The Law Society regulates all lawyers in New Zealand including in relation to misconduct.

Its president, Kathryn Beck, has confirmed in an interview with Newsroom that it first became aware in September 2016 of the Russell McVeagh summer clerk allegations of sexual assaults which occurred in December 2015 and January 2016.

22 February: Law firm vs law firm

Law firm Russell McVeagh strongly rejects another firm’s claim it did not inform it in a job reference for a lawyer that the man had been investigated for sexual assault.

Russell McVeagh claims its partners had two face-to-face meetings with the prospective employer, Duncan Cotterill, and was up-front about the inquiry into a sexual assault allegation involving the solicitor.

Duncan Cotterill has now responded to that new claim, saying it has no record of a second meeting and challenging Russell McVeagh’s portrayal of the first discussion.

It says it was only told there had been a sexual encounter between the solicitor and a clerk – with an implication it could have been inappropriate but consensual. It says there was no mention of Russell McVeagh investigating a sex assault claim or that the police had opened a file on the matter.

On Nine to Noon on February 15, Russell McVeagh senior partner Pip Greenwood told Kathryn Ryan the firm had been asked for a reference in relation to one person “and we’ve been very open with that. Very open and transparent”.

24 February: “This letter is not intended to threaten Newsroom…”

Law firm Russell McVeagh instructed Auckland QC Adam Ross to write to Newsroom upbraiding us on our reporting of the allegations about the sexual abuse and harassment on its summer clerk programme two years ago.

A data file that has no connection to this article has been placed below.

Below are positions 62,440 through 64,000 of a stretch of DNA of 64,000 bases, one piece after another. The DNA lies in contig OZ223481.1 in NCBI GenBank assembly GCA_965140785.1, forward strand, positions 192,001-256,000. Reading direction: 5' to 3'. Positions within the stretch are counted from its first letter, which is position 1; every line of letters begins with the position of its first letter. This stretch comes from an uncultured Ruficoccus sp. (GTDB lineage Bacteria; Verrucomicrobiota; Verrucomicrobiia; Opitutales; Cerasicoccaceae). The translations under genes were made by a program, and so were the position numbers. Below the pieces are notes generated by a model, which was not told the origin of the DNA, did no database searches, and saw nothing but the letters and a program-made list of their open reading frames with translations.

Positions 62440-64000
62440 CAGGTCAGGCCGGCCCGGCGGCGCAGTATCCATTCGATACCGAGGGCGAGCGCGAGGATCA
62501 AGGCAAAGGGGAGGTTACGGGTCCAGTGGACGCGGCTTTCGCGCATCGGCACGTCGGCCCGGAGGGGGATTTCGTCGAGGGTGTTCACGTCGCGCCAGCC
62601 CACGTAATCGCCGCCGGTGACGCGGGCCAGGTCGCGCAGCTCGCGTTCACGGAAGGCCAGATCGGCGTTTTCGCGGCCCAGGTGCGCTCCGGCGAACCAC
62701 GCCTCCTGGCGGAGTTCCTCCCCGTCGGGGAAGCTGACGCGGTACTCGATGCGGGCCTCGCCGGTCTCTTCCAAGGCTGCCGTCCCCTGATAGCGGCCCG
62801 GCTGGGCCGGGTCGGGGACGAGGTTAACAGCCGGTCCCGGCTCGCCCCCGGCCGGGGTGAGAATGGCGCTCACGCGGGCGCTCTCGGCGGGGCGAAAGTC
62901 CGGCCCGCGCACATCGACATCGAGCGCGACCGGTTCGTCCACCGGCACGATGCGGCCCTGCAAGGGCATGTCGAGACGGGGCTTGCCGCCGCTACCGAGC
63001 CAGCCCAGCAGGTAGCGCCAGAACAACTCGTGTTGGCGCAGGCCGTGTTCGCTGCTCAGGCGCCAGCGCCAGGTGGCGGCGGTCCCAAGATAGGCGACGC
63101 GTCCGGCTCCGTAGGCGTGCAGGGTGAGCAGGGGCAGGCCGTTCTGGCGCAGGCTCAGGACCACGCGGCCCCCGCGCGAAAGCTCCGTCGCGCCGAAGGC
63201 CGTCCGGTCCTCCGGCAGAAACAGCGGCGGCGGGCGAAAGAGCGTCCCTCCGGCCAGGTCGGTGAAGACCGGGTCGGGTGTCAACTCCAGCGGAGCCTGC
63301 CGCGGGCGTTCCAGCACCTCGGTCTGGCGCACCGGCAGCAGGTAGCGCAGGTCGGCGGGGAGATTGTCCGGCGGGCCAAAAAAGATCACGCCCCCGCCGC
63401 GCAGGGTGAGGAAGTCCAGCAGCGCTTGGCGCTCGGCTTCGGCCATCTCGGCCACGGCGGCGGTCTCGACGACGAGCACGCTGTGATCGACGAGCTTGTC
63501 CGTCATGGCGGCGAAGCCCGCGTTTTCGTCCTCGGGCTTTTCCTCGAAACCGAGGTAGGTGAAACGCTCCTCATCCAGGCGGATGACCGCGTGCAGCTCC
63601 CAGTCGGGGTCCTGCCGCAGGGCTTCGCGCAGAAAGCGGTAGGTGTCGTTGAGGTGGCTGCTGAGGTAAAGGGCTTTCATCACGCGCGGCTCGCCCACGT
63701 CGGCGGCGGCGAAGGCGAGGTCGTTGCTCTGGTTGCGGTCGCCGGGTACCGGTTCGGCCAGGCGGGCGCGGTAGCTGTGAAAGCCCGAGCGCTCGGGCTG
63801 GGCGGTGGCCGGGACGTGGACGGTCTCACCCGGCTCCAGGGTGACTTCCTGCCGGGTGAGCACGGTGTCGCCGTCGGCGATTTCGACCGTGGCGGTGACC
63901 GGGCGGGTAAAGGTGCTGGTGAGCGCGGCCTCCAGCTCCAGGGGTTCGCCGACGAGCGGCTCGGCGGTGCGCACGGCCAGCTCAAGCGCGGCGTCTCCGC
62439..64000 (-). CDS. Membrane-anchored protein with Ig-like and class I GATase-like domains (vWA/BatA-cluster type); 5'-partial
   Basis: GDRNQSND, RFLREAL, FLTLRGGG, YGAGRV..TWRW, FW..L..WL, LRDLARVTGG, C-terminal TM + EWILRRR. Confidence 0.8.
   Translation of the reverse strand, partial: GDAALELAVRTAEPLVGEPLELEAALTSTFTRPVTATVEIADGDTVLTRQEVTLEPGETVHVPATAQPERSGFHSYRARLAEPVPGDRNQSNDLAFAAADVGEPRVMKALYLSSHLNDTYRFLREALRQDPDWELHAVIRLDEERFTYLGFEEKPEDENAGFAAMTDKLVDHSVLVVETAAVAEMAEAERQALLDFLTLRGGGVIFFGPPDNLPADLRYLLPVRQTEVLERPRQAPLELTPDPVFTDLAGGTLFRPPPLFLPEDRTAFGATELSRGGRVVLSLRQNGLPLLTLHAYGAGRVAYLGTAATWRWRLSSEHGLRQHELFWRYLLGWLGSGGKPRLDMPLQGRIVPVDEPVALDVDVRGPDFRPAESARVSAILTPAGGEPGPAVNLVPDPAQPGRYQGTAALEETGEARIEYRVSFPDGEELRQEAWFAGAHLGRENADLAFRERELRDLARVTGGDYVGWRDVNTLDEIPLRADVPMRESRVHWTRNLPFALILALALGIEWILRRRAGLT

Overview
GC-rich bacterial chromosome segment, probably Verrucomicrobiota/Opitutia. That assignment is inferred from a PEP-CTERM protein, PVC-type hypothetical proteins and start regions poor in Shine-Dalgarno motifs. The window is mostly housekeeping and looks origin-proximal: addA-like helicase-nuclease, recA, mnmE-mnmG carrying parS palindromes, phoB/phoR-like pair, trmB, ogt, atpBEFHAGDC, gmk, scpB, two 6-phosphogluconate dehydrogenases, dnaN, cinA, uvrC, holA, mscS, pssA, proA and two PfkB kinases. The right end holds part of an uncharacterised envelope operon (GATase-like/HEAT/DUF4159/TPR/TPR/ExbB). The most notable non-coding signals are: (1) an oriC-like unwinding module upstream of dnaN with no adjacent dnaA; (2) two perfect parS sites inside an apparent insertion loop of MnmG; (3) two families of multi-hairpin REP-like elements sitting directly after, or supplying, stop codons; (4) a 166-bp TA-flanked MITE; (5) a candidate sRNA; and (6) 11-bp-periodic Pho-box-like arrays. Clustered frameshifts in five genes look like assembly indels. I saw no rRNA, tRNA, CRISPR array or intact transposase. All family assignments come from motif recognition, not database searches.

His letter says the scandal has presented a “very difficult situation for the firm” and claims Newsroom’s informants have “other agendas they are not disclosing to you”.

The letter wrongly claims Newsroom has published material without knowing its validity, or knowing the unspecified “circumstances with the firm” of anonymous sources whom Russell McVeagh is trying to identify. It questions the practices and fairness of our Investigations. Newsroom rejects these claims; our team has been painstaking and meticulous in its research and confirmation of material.

This is a story of abuse of power and as such those providing information wish to distance themselves from further abuse of power. That is why we fiercely protect sources, but we would not run a story without them. It is why, in a story such as this, confidentiality is necessary.

26 February: ‘Review could cause more harm than good’

Law firm Russell McVeagh announced an external inquiry into itself on Friday, after more than a week of controversy over how it handled complaints by summer clerks of sexual assault and harassment by its male staff in Wellington two years ago.

Here, two lawyers specialising in legal ethics and employment law, Kathryn Dalziel and Stephanie Dyhrberg, examine the wisdom of what Russell McVeagh announced – and set out in bullet points what it should be doing.

26 February: Law firm faces new sex claims

A university law lecturer has revealed new details of historical sexual misconduct at law firm Russell McVeagh – this time involving Māori women students being invited to the firm’s bar and included in binge-drinking and sex in a boardroom after a seminar.

The lecturer, Khylee Quince, took complaints from a senior woman student at the University of Auckland to Russell McVeagh after the incident, but was told the sex was consensual and the two 19-year-old women involved were adult and needed to take responsibility for their own drinking.

She has spoken exclusively to Newsroom after posting details of the incident and the firm and university’s lack of follow-up on her Facebook page.

Her statement comes in the wake of the scandal over allegations of sexual harassment and sexual assaults against summer clerks at the same firm’s Wellington office two years ago.

Russell McVeagh issued a statement yesterday acknowledging incidents of “poor behaviour involving consensual sexual events, including on our premises” over the past 20 years.

For the first time it accepted such misconduct had occurred at partner level. The statement said sexual misconduct allegations of this type had been resolved by “termination of employment or a partner departing” describing that as “action appropriate to the severity of the misconduct”.